Written by Heather Martino
Women are expected to outlive men by nearly 4 years in Nassau County, though that gap appears to be shrinking, according to a new study from the University of Washington that analyzed life expectancy rates for both men and women from 1985 to 2010.
Life expectancy for women in Nassau is 83.6 years, compared to 79.6 years for men. But the news is good for both sexes, since in 1985 life expectancy in Nassau was 78.1 years for women and 72.9 years for men.
Life expectancy in Nassau is higher than in Suffolk County, where women are expected to live 82.3 years while men on average get 78.7 years on the planet.
Using the map above, you can see how Nassau residents compare with the rest of New York and the nation.
Throughout the United States, major improvements in life expectancy occurred in areas with large cities, like parts of California, Nevada, Colorado, Florida, Minnesota, Iowa, New York and Virginia. But the disparity is widening, with counties in Oklahoma, Kentucky, Mississippi and Alabama seeing declines or stagnations in residents’ average age of death.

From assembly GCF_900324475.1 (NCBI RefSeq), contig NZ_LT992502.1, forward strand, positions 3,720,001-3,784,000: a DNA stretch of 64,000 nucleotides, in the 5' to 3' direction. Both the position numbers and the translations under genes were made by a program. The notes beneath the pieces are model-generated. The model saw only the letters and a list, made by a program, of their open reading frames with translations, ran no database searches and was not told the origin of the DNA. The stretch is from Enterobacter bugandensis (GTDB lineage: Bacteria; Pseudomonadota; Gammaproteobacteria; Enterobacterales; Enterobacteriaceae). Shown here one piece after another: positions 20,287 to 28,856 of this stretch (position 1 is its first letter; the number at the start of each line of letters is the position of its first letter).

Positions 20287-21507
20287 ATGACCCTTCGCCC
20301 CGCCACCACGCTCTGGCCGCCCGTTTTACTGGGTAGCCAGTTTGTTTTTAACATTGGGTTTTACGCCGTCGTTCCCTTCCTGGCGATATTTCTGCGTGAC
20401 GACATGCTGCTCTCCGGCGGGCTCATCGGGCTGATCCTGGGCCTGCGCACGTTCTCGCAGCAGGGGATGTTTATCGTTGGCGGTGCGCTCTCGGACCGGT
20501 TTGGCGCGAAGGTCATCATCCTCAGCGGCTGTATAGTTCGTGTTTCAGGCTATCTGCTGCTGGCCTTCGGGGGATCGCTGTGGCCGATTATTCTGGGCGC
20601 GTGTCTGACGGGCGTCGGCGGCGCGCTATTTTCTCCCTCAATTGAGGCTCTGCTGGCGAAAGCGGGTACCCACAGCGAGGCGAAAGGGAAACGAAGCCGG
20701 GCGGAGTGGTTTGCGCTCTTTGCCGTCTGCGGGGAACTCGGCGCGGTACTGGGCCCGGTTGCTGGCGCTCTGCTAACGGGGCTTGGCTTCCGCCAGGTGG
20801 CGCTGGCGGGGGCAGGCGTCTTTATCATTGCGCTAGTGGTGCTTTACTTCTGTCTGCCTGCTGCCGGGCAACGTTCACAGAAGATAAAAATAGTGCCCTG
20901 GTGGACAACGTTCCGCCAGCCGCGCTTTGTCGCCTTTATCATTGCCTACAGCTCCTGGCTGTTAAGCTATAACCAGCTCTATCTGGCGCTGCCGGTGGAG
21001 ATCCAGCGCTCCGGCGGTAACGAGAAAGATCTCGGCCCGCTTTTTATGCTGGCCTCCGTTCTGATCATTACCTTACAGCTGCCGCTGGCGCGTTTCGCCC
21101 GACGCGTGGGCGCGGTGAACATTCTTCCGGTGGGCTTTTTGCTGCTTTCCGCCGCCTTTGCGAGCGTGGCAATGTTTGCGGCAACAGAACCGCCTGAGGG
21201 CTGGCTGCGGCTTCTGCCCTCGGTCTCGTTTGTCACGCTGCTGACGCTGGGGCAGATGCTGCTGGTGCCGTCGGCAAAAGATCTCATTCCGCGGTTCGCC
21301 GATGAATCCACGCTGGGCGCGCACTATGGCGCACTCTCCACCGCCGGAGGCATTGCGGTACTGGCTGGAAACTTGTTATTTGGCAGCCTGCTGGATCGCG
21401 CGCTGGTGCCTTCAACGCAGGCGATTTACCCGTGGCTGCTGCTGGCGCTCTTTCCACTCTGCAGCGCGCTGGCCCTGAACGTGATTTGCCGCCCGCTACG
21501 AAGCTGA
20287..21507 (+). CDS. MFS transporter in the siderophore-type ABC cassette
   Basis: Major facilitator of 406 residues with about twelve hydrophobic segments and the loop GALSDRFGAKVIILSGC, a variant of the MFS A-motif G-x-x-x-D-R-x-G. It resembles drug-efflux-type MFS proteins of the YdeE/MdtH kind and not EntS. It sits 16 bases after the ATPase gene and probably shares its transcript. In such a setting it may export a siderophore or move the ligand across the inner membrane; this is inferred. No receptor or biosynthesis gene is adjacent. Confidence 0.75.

Researchers also found that women were living longer than men in every county in 2010. But men are catching up, having adding 5.3 years to their lives since 1985, while women only added 3.
Even more worrisome is that 45 percent of women in counties nationwide are dying younger now or at the same rate than they were in 1985. So while men are living longer in counties across the country, women are remaining stagnant in much of the country.
“As a nation, what we can do about that is have a concerted effort to tackle the key preventable causes in those communities where there is no improvement,” said Institute for Health Metrics and Evaluation Director Christopher Murray. He told Patch that in places where there is stagnation, local communities should “focus on changing things there that we know can make a difference, like diet, tobacco, high blood pressure and physical inactivity.”